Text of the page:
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National Citizen Service Bill [HL] - Second Reading

Part of the debate – in the House of Lords at 3:53 pm on 25th October 2016.

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Photo of Baroness Royall of Blaisdon Baroness Royall of Blaisdon Labour 3:53 pm, 25th October 2016

My Lords, it is a pleasure to support this Bill but of course it needs and deserves proper scrutiny and proper amendment in due course.

At the start, I have to associate myself with everything my noble friend Lord Blunkett said about citizenship lessons, which I believe are critical for the well-being of our civic society. I trust that the Government will not only do more but will review the present lamentable situation. I am grateful to the Minister for his comprehensive introduction to the Bill. I am a great supporter of volunteering for people of all ages. It is good for the volunteers, for the people whom they serve and for society as a whole. However, my one concern at this time of financial constraint, including in vital local authority services, is that volunteers are increasingly required to fulfil rules that should be undertaken by public services. However, this is not the case with young people and it is not the case with the NCS.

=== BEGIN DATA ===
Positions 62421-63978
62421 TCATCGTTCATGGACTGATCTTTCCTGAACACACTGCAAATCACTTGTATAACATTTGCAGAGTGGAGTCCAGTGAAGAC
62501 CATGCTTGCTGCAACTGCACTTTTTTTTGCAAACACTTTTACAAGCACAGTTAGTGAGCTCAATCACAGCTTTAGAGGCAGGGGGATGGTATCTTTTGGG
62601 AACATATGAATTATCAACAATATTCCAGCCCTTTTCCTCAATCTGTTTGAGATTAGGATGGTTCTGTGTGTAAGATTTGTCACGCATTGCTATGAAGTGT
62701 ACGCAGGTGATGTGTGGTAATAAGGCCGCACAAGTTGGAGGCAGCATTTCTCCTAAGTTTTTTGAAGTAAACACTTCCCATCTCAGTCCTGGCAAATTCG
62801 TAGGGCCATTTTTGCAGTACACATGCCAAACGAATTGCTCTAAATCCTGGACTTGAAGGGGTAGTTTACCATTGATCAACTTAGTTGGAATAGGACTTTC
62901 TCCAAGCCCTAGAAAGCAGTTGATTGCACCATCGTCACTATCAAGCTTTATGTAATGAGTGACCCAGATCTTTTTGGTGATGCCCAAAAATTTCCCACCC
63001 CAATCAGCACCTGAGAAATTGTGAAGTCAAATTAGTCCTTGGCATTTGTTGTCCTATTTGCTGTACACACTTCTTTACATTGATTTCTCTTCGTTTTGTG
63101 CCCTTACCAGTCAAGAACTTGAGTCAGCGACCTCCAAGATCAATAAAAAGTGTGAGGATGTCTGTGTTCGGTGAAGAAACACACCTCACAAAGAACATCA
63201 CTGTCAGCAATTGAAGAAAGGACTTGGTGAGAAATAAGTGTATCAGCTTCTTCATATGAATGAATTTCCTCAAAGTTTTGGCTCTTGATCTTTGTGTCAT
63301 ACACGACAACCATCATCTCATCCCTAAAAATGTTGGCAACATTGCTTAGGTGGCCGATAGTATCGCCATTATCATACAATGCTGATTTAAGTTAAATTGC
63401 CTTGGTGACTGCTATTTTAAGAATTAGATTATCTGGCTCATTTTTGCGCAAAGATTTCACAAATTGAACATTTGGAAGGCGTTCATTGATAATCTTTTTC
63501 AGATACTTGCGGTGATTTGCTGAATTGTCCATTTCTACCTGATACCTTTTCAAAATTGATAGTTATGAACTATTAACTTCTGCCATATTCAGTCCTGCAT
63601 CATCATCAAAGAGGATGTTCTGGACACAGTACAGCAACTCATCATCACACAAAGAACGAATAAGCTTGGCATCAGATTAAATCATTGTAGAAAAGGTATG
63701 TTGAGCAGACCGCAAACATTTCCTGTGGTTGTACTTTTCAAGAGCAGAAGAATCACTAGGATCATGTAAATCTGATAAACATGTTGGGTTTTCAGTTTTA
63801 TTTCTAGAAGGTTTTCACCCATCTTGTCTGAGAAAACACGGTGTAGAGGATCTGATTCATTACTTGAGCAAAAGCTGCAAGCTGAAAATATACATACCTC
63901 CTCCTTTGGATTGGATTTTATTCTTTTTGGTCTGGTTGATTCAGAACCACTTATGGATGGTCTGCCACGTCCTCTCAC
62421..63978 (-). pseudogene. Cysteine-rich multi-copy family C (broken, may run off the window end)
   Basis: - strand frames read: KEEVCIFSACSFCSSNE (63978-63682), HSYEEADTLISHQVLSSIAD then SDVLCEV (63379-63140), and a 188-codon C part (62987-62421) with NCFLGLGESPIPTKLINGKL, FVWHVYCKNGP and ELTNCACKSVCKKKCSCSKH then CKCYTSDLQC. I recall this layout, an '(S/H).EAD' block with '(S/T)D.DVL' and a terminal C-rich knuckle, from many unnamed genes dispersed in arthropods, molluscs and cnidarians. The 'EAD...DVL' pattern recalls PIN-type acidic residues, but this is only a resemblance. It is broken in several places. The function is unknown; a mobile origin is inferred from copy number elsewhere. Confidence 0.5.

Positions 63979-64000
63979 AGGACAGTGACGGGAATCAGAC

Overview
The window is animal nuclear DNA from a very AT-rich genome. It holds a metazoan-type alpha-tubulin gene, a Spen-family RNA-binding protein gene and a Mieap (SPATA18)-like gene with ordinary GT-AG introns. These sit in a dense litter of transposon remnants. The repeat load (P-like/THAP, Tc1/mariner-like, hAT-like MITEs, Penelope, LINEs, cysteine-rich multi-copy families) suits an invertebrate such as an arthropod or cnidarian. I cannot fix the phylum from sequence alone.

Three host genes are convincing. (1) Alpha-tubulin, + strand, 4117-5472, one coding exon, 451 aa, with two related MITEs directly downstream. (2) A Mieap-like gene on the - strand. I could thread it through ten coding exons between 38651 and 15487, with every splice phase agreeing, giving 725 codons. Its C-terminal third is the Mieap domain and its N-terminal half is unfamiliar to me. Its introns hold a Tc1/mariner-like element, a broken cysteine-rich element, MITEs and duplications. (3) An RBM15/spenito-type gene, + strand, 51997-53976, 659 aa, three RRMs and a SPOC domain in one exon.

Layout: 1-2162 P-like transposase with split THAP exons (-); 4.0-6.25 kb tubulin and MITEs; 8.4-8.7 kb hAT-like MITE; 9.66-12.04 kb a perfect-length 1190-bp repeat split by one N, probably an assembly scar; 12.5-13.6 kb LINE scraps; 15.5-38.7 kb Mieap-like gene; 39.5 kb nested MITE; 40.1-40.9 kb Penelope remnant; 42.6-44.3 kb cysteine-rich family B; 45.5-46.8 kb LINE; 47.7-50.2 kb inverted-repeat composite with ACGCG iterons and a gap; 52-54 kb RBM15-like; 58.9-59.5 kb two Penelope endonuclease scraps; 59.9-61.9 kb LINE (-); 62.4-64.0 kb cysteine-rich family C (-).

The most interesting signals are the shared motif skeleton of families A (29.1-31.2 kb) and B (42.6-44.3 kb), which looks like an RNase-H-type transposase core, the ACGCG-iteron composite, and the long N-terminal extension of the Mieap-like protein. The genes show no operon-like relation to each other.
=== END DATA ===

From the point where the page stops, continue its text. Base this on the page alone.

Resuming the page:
Sitting on the Labour Benches, I am of course partisan but I warmly welcome the initiative taken by David Cameron in establishing the NCS and enabling it to grow over the last four or five years. It is a tribute to Michael Lynas, who does a fine job as the chief executive officer of the trust and his team that the trust has successfully grown and retained the support of all political parties. That must and will continue. I also pay tribute to the fantastic volunteering organisations up and down the land that work with young people.